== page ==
What Wasn’t Said
One of the most well-received speeches at last week’s Democratic National Convention was the one given by Sister Simone Campbell, Executive Director of NETWORK, a Catholic social justice lobby founded and supported by American women religious. Campbell was one of the principal organizers of the “Nuns on the Bus” tour that tried to raise awareness about poverty and the failings of the federal budget proposed by Congressman Paul Ryan (R-WI).
There was much in the speech with which I heartily agree, such as its criticisms of the Ryan Budget and its defense of the Affordable Care Act. Indeed, I had a hard time finding anything in the speech with which I disagreed.
It was what wasn’t said that bothered me. At a convention where the Democratic Party’s full-throated support of abortion rights was emphasized by speaker after speaker, Sr. Simone’s speech did not mention abortion at all. There was one tangential reference toward the end, where Sr. Simone stated that extending health insurance to the uninsured was “part of my pro-life stance.” The line provoked a roar of applause, no doubt because it allowed the overwhelmingly pro-choice crowd to rest secure in the (false) conviction that most pro-life advocates care nothing for the poor.
When the Congregation for the Doctrine of the Faith released its doctrinal assessment of the Leadership Conference on Women Religious earlier this year, it noted that “while there has been a great deal of work on the part of LCWR promoting issues of social justice in harmony with the Church’s social doctrine, it is silent on the right to life from conception to natural death…” This comment provoked a great deal of criticism and numerous counter-examples were offered by the LCWR’s defenders.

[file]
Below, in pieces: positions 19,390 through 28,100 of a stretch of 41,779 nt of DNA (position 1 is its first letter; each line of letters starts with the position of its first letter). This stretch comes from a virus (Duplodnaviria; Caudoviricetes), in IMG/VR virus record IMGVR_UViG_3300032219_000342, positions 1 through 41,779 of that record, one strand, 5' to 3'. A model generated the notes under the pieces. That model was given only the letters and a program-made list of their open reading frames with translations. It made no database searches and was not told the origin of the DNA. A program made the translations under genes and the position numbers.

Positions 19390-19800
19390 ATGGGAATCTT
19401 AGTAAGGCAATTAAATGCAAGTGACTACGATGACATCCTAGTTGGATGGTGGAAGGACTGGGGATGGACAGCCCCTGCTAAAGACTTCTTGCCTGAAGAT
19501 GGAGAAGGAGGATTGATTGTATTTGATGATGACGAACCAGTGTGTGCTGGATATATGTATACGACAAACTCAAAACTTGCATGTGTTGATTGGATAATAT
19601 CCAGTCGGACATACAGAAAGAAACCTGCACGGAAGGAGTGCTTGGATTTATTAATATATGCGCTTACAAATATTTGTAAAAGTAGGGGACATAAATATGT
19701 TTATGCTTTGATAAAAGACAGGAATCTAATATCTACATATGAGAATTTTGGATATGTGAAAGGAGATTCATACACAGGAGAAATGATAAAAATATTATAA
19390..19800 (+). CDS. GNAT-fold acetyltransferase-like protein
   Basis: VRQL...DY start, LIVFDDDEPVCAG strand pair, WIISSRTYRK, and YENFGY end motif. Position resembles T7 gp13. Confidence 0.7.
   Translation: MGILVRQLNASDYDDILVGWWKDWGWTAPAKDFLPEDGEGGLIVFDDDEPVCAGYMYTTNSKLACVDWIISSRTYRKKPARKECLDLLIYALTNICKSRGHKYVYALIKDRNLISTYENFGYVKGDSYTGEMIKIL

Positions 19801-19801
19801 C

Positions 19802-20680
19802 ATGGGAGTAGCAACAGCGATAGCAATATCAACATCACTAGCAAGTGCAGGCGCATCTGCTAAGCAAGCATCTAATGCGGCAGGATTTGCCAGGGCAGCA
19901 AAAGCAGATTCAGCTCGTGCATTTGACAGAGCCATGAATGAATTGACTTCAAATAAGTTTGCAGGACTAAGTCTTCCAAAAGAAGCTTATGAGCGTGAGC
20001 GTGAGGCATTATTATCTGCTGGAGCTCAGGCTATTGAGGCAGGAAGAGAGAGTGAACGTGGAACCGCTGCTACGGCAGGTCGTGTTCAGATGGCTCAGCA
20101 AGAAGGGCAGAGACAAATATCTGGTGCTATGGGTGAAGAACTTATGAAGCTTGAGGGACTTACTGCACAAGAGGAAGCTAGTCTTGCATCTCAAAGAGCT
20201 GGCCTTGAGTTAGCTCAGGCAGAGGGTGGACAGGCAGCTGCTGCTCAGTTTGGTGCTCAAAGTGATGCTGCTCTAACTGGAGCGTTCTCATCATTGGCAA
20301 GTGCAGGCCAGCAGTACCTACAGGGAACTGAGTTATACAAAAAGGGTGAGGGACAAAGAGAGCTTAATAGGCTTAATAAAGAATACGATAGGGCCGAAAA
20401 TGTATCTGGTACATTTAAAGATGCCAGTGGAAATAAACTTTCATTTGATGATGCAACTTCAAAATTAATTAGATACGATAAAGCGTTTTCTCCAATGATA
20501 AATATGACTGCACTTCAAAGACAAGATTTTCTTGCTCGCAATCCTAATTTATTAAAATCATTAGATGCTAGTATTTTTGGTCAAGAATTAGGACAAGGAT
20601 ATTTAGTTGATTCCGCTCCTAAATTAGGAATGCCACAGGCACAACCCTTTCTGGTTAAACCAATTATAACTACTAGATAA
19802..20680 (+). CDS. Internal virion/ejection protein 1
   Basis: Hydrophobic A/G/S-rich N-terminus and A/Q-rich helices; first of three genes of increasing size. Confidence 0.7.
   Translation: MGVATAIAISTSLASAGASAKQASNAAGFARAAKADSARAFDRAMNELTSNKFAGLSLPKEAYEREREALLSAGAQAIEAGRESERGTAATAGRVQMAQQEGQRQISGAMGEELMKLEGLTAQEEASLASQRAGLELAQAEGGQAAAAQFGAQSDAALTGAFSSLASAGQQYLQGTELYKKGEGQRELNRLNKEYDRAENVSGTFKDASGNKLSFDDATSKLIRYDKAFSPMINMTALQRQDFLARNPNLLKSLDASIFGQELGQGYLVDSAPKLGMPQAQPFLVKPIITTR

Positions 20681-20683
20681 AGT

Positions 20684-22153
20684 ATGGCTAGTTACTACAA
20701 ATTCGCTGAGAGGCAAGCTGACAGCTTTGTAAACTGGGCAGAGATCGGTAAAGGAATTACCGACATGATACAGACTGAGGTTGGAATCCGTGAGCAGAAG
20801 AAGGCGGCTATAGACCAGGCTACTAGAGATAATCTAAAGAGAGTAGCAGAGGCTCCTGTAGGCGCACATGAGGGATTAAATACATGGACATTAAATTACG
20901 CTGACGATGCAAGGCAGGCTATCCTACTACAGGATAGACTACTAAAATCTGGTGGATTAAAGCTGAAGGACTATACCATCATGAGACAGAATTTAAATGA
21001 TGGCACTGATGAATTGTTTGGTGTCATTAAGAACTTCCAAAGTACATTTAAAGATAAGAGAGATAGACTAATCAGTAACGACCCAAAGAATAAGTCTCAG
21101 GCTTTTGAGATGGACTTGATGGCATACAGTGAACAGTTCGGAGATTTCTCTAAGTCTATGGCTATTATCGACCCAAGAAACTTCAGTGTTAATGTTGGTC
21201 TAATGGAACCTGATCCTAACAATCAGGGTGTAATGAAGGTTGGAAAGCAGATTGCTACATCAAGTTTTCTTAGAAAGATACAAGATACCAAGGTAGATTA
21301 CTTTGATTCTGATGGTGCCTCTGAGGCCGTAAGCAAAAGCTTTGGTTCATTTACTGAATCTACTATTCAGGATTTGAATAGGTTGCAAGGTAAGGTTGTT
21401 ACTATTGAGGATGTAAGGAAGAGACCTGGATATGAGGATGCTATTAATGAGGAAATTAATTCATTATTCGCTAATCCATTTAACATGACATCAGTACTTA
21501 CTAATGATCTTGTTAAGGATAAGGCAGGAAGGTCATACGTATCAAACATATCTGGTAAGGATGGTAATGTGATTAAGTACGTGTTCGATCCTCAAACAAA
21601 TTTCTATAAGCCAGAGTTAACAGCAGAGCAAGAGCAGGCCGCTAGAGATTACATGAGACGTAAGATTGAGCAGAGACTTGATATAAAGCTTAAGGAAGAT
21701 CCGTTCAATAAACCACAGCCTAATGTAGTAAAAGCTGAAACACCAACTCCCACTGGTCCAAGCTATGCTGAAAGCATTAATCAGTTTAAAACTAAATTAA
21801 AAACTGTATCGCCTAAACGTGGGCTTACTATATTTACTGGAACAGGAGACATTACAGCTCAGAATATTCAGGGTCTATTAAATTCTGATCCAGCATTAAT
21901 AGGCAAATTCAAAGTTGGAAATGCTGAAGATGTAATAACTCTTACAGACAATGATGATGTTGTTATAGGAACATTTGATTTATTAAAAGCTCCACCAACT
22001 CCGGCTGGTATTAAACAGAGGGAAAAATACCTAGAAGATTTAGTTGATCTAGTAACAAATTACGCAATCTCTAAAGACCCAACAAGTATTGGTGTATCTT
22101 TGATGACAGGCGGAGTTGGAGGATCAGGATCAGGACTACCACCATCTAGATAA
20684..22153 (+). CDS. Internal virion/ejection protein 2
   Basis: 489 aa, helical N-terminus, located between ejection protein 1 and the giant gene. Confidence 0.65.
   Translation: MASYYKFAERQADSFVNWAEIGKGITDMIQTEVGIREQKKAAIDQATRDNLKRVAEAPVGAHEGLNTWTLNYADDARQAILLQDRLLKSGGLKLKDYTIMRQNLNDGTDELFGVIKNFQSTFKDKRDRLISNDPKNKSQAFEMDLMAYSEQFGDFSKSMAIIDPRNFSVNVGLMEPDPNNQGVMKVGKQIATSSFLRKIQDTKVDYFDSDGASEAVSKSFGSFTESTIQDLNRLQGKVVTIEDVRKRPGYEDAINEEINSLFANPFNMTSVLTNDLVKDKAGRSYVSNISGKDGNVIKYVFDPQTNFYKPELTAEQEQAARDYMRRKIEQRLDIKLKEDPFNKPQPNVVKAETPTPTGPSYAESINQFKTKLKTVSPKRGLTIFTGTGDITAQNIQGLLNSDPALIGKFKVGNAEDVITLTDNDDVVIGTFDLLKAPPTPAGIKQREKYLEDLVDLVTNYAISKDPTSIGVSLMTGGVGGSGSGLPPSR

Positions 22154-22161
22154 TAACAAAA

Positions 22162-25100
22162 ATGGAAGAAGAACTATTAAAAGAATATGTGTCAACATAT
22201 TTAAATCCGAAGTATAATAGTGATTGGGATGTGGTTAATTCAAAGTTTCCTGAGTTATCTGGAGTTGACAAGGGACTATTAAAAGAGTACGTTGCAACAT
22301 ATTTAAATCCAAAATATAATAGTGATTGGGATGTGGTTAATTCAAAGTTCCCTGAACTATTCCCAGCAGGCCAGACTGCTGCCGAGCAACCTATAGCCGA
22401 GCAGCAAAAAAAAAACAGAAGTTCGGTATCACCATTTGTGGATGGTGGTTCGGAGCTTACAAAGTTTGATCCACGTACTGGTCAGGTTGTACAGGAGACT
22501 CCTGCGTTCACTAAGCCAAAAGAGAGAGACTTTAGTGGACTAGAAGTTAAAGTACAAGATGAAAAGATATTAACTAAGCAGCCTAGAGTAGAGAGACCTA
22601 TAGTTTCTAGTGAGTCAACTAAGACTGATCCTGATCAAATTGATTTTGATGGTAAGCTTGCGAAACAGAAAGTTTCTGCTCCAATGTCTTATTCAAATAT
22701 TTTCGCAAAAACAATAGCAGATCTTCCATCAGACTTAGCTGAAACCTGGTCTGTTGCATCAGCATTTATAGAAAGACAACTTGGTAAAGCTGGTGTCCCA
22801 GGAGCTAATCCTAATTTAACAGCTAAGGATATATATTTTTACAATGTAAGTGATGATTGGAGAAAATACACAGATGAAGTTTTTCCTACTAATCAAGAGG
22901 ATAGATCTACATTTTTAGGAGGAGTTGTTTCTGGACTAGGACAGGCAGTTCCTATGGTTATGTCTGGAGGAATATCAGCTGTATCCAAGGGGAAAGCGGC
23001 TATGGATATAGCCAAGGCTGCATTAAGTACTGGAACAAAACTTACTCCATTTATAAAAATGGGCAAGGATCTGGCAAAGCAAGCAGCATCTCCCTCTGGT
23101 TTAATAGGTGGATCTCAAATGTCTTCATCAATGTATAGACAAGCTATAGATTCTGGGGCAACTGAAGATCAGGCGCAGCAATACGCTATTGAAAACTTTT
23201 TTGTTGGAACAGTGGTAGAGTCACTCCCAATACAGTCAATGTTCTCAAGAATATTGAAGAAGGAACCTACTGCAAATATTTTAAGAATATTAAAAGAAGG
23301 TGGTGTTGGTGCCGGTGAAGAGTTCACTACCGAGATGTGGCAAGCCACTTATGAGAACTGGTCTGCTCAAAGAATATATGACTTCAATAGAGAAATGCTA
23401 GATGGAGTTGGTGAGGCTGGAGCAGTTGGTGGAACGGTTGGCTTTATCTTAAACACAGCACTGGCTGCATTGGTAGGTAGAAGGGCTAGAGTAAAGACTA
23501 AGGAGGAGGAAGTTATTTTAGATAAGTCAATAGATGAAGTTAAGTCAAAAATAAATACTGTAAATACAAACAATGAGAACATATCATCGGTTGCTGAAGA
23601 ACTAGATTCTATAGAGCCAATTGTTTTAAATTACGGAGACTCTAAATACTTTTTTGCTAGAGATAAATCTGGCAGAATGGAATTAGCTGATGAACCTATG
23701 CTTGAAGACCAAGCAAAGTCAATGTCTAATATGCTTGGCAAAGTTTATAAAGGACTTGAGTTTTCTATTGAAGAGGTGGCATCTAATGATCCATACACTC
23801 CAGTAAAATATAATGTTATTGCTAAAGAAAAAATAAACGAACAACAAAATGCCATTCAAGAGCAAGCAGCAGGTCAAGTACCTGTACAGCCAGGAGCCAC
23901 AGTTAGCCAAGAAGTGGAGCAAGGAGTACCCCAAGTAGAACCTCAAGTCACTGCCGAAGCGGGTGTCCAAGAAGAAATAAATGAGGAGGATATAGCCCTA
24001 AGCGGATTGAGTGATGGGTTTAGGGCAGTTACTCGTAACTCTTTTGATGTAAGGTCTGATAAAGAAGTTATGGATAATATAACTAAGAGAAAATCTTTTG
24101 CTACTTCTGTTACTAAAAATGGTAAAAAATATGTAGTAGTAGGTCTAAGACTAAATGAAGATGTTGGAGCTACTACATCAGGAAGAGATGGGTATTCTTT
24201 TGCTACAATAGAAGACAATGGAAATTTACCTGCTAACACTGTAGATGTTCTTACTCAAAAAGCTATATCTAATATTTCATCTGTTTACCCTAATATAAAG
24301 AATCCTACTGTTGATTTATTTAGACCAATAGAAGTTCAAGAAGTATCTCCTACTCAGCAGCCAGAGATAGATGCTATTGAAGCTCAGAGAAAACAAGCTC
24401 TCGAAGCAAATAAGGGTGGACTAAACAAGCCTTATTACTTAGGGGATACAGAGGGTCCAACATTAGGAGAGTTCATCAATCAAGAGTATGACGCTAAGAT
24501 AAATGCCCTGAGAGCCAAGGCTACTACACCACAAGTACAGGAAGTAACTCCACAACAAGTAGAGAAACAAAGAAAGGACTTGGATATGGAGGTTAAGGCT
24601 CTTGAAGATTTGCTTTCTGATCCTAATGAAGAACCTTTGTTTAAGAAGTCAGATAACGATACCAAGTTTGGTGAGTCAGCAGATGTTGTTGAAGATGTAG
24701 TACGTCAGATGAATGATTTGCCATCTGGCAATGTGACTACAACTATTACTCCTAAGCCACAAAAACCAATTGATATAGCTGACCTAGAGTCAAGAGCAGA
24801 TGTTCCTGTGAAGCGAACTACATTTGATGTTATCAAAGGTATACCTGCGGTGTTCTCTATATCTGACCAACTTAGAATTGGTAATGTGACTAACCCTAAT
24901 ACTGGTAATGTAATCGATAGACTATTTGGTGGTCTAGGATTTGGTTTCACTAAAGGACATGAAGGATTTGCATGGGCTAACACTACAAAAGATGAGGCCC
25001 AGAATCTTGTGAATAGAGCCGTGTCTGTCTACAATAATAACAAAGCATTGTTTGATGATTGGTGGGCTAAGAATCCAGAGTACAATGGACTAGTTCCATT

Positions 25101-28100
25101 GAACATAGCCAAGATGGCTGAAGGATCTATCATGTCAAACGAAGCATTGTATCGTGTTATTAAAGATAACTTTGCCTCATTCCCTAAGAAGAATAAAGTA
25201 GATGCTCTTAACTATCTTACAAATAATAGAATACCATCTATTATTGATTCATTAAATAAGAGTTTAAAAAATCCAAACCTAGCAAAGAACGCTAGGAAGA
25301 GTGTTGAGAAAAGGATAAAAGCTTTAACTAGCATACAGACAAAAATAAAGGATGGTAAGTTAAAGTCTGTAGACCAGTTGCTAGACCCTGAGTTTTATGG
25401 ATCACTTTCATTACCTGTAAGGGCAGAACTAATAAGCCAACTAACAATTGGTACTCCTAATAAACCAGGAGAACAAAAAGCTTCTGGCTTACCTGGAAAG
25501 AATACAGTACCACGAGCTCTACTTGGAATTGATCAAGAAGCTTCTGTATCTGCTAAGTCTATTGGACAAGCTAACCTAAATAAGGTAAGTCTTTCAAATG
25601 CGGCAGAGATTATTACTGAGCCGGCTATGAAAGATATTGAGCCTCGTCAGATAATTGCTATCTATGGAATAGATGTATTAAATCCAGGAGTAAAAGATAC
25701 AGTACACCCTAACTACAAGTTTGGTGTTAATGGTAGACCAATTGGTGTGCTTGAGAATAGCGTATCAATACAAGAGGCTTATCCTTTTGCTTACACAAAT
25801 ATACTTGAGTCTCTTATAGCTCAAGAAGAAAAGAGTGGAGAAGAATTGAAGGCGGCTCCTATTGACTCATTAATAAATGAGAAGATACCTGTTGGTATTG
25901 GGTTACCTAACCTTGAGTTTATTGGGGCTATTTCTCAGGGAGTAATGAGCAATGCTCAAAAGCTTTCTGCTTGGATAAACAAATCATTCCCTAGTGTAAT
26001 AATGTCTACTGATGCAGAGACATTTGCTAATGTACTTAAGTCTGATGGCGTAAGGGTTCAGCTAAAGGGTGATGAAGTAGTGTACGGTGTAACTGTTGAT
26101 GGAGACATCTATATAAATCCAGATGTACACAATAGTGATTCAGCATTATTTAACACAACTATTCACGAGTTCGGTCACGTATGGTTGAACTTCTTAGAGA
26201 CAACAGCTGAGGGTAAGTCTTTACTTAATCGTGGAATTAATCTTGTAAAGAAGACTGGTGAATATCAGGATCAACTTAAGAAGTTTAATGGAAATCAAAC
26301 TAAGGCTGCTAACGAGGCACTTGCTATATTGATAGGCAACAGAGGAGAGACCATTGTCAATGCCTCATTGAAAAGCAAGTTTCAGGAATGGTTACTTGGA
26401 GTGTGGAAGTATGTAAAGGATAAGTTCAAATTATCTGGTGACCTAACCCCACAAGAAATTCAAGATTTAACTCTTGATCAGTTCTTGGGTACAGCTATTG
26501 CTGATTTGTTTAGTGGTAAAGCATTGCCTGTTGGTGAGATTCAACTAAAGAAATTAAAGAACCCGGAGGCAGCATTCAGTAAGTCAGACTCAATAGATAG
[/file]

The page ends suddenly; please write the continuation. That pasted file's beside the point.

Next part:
Unfortunately, I think that Sr. Simone’s speech is an example of the problem the CDF was trying to highlight. While I have no doubt that her personal motivations for speaking were noble ones, there is no question that the leaders of the Democratic Party put her on that podium for a very specific reason. She was there to symbolize the support of the Church (or at least part of it) for the party’s agenda. I do not think Sr. Simone sought such a role, but once it was thrust upon her, it came with a responsibility to present the social teaching of the Church in its fullness.
American women religious have a noble and long-standing tradition of “speaking truth to power.” With respect to the unborn, however, are not the leaders of the Democratic Party an example of a “power” that needs to hear “truth?”
Would it have been so difficult to invoke the late Cardinal Bernadin’s concept of a “seamless garment?” To recall, in the spirit of Hubert Humphrey, that the moral test of government is how it treats those in the “dawn of life,” “the twilight of life,” and the “shadows of life?” To highlight the political heroism of Congressman Bart Stupak (D-MI), who stood boldly for both health care reform and the right to life and lost his congressional seat as a result?
I do not wish to hold Sr. Simone uniquely accountable for a problem that exists across the Church’s ideological spectrum. For years, politically conservative Catholics—and more than a few bishops—have presented a truncated version of Catholic social teaching that appears to suggest that the only morally acceptable option for Catholics is to pull the lever for the Republican Party.
The solution, though, is not to become a mirror image of the other side. It is for Catholics to develop a truly independent voice that can hold both parties accountable, supporting them when they defend the common good and the dignity of the human person and challenging them when they do not. It’s clear we have a long way to go.